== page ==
Black Highways: Thirty Years Ago We Didn't Dare Stop
Sunday, June 21, 1987
I AM IN THE back seat of my father's Buick Special, for the long drive to Grandma's house. The trip started with gaiety in the dark hours of the morning, but as the day wears on it becomes a nightmare. It is 1958. I am almost eight years old, quenching my thirst with bladder-busting cold drinks while riding through the hot, dusty South in an unairconditioned car with my two younger sisters.
Mom is seated attentively next to Dad. He is usually all-powerful and in control, but today, for some reason, he is uptight. And it isn't just because of the chicken-bone fight in the back seat, either. With every request from the kids to stop, he seems to speed up. With every child's moan, Mom encourages self-control.
"Try to hold it a few more miles," she says, but she never explains why we can't stop.
It's obvious to me now, setting off on a similar trip in June 1987, what frightened my father so long ago. At that time, in Louisiana, Mississippi and Arkansas -- hell, all over the South -- those backroads were simply too dangerous for parents to stop to let their little black children pee.
In those days, there was even a travel magazine -- called the "Go Guide" -- which offered the addresses of black-owned hotels, motels and tourist homes across the United States. There was a huge demand for those listings, especially among black traveling salesmen and conventioneers. The reason: So many black travelers were just not making it to their destinations.
Now I am on the road again -- traveling a path made smoother by the passage of federal civil-rights laws and time. I came back home to Louisiana because I wanted to see what had changed during the past 30 years. Dad insisted that I had been too young to know how bad life really was back then been for black people in the South, that I had been more concerned about getting the last fried-chicken leg than getting to our destination before nightfall. So I asked him to go with me to provide authentic historical perspective.
"I remember you were just a little baby, riding in a basket on the back seat of the car, on our way to see your grandmother," my mother recalled before we left. "The car broke down in Hope, Arkansas, and do you know the white people there would not let us heat up your bottle? My baby had to drink cold milk."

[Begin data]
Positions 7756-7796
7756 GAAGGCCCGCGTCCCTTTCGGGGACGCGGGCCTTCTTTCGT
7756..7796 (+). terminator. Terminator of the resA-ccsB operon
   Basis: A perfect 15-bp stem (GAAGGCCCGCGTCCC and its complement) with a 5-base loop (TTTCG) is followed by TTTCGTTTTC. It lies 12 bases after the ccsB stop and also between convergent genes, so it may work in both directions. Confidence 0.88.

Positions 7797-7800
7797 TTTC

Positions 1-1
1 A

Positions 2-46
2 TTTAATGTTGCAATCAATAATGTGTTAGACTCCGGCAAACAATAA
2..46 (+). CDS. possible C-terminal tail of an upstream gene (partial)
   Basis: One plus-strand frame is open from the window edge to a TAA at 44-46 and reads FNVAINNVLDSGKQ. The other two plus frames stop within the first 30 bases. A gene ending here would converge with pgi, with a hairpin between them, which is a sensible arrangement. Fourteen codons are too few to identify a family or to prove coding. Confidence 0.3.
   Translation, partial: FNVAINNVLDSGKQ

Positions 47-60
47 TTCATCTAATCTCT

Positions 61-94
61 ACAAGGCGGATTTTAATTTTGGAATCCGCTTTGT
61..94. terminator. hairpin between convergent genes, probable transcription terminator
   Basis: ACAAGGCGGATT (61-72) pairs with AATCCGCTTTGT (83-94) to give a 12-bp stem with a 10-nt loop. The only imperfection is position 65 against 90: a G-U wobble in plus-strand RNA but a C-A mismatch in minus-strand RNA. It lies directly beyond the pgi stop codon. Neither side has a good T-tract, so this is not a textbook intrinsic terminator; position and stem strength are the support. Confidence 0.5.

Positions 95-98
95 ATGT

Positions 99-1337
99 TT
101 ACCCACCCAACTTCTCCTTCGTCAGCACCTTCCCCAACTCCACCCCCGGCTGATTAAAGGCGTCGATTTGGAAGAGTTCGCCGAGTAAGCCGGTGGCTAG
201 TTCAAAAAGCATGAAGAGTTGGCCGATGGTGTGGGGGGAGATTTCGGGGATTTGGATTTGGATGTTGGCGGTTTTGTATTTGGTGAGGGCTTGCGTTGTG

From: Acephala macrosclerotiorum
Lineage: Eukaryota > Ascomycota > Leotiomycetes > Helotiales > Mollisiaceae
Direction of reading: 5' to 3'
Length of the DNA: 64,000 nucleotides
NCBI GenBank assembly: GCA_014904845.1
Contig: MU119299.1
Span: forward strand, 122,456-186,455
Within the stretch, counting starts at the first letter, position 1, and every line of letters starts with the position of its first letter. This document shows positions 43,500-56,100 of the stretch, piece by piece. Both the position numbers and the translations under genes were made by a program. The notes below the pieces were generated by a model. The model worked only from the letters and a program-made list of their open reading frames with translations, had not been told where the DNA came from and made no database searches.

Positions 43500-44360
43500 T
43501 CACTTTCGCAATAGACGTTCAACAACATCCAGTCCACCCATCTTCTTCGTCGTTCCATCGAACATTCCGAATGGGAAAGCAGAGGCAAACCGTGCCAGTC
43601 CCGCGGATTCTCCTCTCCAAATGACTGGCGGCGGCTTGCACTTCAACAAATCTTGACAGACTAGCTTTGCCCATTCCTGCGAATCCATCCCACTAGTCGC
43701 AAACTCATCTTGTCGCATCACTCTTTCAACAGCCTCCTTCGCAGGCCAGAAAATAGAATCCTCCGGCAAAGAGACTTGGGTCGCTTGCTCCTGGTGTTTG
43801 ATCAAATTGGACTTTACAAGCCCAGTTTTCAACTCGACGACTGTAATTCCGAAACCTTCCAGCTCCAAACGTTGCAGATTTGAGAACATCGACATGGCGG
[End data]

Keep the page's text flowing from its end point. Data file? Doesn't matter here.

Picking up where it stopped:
During the 1950s and into the '60s, Mother would spend the evening before the trip frying chicken and boiling eggs. We thought it was because Mom knew we liked to eat and ride at the same time. The truth was harder to swallow.
"After riding all day, I'd say to myself, 'Wouldn't it be nice if we could spend the night in one of those hotels?'" Mom recalled, "or, 'Wouldn't it be great if we could stop for a real meal and a cup of coffee?' We'd see the little white children jumping into motel swimming pools, and you all would be in the back seat of a hot car, sweating and fighting.
"And look at you all now," she said as Dad and I prepared to depart. "Using credit cards to reserve hotel rooms in advance, and you can stop and eat wherever you please."
Dad, who is a businessman in Shreveport, piloted the trip at the wheel of his new, ivory-colored Mercedes 420 SEL, with cruise control set for the speed limit, classical music on the tape player, seat adjusted to a comfortable recline, self-adjusting airconditioning, tastefully tinted windows and me, riding shotgun in my leather seat with a map in my lap.
Our first stop was a town in Arkansas called Dermott, population 4,000, where my father was born in 1924. He was hoping to find someone who had known his father, Dr. Hezekiah King Milloy, a dentist who had one of his three offices here.